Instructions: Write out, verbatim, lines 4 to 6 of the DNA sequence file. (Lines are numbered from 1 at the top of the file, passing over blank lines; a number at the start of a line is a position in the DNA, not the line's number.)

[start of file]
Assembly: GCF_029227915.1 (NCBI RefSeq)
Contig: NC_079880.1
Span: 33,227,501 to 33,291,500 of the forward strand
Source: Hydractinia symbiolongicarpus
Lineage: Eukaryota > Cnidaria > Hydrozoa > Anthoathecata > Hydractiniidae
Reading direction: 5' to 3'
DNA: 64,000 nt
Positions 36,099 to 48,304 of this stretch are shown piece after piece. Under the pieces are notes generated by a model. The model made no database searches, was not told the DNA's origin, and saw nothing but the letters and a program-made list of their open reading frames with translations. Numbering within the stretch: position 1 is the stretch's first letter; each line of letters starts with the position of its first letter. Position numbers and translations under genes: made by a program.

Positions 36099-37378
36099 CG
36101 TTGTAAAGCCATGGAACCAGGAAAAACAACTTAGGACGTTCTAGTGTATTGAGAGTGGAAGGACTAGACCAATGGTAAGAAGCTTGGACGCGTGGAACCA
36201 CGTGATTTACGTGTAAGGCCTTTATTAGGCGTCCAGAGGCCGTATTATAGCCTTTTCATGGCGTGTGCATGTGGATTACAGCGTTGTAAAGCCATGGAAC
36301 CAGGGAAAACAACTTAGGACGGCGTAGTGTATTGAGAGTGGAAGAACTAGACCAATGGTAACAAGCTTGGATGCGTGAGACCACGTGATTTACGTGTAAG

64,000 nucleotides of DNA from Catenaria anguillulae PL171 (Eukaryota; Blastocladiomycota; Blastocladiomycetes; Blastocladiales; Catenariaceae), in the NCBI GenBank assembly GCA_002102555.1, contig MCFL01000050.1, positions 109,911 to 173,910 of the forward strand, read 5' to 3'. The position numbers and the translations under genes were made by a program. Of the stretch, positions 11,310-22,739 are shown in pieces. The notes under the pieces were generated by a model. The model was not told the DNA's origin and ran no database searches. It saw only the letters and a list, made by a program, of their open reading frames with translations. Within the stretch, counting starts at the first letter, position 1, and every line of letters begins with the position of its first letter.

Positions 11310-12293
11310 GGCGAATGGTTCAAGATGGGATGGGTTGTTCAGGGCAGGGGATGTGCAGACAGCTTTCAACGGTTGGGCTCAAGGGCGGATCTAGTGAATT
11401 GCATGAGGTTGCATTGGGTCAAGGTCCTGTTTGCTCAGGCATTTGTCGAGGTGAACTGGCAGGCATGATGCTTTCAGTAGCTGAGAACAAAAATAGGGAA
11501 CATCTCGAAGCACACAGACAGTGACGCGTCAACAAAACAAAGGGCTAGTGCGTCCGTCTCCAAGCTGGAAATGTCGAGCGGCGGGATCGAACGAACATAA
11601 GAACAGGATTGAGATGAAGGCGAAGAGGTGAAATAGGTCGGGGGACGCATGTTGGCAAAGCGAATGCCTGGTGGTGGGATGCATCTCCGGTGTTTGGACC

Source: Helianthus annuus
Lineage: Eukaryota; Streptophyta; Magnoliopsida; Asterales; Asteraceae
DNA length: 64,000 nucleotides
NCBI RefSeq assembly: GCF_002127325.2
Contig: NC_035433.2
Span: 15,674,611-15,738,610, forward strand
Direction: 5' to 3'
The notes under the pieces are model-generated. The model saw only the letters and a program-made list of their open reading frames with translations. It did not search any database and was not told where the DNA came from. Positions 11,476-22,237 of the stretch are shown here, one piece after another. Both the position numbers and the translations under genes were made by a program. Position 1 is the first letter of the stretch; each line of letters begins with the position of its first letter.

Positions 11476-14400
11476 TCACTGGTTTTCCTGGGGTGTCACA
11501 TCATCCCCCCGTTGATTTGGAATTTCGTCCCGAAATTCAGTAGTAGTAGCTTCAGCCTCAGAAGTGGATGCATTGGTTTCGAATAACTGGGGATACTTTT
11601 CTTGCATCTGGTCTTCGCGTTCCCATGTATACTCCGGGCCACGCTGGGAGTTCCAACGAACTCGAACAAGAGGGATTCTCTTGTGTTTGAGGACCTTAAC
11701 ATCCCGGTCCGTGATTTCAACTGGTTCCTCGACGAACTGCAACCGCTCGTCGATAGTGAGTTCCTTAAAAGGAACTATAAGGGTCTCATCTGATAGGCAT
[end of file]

Source: Hydractinia symbiolongicarpus
Lineage: Eukaryota > Cnidaria > Hydrozoa > Anthoathecata > Hydractiniidae
Reading direction: 5' to 3'